If you’ve seen someone selling premium Spotify accounts (or others as Netflix, Prime, Disney+, etc) online, chances are they’re selling hacked accounts or sourced from the dark web. If purchased, you would be using the service simultaneously with another original user. This could turn weird if both of you’re online at the same time and steaming different playlists!

Things do happen as such. Here are a few incidents where some premium Spotify users got their accounts hacked and had experienced their hacker’s taste.

Connor Ball, a musician from the British band explained his experience of encountering his music partner while he was in the shower. As he was enjoying his music while bathing, the song got stopped all in sudden with an odd one playing instead. He said as,

“It was atmospheric, almost like massage music”.

He checked this later and resulted that the song was playing on Google Chrome, a web browser he wasn’t using, thus hacked. He didn’t change the password even after weeks and let the stranger play his own things. He imagined him to be a “70-year-old bald man in a rocking chair.”

Who is Behind These Spotify Hacked Accounts?
Image From PixaBay

Charlene Coughlin, an ad executive from Cleveland got her account hacked recently. She realized this first when was listening to music in her car and interrupted abruptly. Later when she got home and checked her account, she found someone (probable hacker) was listening on the device named Sophia’s iPhone and to the playlist “sad trap music”.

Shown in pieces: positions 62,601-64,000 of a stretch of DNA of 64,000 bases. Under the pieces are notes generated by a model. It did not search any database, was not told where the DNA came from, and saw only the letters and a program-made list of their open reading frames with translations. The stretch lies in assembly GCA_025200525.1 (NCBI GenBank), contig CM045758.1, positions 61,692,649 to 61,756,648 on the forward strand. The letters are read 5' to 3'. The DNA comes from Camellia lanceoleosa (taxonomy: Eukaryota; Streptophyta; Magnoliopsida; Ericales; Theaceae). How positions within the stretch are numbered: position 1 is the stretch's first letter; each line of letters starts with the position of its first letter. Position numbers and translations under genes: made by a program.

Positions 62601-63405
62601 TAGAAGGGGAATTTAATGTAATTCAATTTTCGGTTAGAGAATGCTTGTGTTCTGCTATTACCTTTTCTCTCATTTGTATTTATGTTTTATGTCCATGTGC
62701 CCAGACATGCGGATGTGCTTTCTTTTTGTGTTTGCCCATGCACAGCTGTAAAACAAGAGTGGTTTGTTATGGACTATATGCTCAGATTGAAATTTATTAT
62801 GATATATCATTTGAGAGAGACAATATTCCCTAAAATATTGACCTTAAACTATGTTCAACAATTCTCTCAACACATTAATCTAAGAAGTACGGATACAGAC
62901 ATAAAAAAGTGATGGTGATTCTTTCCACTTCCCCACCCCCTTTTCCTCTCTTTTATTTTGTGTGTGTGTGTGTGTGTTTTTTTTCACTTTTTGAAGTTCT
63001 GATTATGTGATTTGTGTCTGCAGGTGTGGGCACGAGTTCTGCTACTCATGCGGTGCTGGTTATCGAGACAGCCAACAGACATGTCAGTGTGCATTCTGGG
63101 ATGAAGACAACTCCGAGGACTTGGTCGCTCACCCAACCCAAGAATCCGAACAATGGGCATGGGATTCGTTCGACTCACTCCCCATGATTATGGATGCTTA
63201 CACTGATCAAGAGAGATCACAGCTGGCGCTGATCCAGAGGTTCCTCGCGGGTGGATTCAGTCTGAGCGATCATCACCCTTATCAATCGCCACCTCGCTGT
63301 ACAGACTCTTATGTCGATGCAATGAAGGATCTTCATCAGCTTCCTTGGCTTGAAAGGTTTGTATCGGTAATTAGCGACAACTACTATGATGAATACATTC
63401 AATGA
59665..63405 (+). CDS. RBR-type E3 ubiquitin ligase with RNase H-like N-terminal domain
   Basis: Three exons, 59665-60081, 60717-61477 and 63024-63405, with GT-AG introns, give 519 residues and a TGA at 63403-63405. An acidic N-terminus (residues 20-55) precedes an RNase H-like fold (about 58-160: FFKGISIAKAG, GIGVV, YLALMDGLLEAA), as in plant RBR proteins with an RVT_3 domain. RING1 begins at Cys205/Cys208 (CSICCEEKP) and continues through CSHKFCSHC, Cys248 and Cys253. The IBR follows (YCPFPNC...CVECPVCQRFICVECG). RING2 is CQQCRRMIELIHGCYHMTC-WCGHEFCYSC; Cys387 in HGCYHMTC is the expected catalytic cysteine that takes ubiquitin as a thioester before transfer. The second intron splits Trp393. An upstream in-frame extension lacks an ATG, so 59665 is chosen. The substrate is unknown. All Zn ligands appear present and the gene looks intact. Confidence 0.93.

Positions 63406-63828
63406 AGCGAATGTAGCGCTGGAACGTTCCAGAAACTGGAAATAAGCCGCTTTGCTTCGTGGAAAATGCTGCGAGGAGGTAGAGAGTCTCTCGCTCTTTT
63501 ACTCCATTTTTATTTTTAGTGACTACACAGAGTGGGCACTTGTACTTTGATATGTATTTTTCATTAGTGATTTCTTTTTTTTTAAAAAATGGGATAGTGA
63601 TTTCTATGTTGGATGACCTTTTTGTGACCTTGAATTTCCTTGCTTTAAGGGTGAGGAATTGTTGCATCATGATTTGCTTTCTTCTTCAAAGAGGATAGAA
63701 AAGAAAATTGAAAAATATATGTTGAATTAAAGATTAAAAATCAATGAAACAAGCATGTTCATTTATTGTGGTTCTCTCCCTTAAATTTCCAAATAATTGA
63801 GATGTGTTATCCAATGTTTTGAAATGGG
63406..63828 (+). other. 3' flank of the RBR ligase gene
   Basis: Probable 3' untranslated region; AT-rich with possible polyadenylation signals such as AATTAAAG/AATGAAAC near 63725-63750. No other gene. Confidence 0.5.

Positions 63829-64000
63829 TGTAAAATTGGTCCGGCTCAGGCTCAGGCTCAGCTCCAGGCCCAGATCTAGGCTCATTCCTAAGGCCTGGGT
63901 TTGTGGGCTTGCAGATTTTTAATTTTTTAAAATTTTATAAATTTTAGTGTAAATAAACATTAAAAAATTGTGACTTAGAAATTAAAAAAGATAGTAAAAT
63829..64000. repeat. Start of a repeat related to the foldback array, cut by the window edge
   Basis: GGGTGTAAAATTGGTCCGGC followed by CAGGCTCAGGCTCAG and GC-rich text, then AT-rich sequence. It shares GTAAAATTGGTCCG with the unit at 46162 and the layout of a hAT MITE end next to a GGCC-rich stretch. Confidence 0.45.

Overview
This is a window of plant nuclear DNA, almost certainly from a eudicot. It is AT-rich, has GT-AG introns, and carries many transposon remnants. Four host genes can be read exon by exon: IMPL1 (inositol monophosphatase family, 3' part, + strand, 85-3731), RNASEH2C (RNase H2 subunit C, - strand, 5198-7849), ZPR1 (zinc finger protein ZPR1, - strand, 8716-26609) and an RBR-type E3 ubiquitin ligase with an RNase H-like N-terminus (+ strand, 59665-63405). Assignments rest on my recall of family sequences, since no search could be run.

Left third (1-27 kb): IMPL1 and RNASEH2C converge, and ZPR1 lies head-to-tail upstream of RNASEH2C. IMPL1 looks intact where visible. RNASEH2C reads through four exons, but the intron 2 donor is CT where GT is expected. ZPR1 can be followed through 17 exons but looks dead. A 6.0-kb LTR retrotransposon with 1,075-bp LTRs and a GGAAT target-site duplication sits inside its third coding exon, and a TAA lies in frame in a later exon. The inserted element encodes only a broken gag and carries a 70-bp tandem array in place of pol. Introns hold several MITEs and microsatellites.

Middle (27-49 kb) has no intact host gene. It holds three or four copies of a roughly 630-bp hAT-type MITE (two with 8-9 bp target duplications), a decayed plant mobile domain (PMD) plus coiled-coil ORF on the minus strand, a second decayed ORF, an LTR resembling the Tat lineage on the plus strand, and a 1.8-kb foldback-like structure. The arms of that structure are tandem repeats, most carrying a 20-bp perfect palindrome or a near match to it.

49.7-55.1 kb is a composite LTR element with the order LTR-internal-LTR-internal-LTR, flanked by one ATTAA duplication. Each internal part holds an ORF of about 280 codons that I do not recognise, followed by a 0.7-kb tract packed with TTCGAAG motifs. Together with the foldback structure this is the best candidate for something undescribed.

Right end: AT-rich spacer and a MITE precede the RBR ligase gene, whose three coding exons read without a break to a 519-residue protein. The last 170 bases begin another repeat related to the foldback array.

With all these inputs, she imagined the person to be some sad teenager going through a breakup, listening to bad music. Despite imagination, she felt as “I was mostly a little irritated that someone had broken into my account.”

Another incident where Margaret Harris, a resident from Toronto discovered a playlist in her account with EDM songs in Cyrillic titles. This made her imagine a Russian guy in his car listening to songs from the other end. While she deleted the playlist, she says that’s reviving after a couple of days.

She said this continued for sometime as, “We were actively having this Spotify battle. His music would start. I would just keep hitting pause and playing mine.”

After realizing the other party is listening from the Firefox browser, Harris, being a metal music fan, set a hardcore metal song and skip onto the middle hardcore part, which will be played on his browser and irritating him at last. Though the other guy (or girl) fought back for a while, she stopped doing so and left forever.

There are many instances as such. One or other, Spotify or some other thing, would be compromised and used by two or more people simultaneously. Keep checking every now and then.

Spotify, just like others, boasts about considering the fraudulent activity on their service extremely seriously. It recommends users not to use the same passwords across many online accounts. Frequently changing the passwords, not storing the sensitive card details online is what you can do at least. If you think your account got compromised, try changing the credentials and logging out from all devices. If not, hit up Spotify customer care and resolve.


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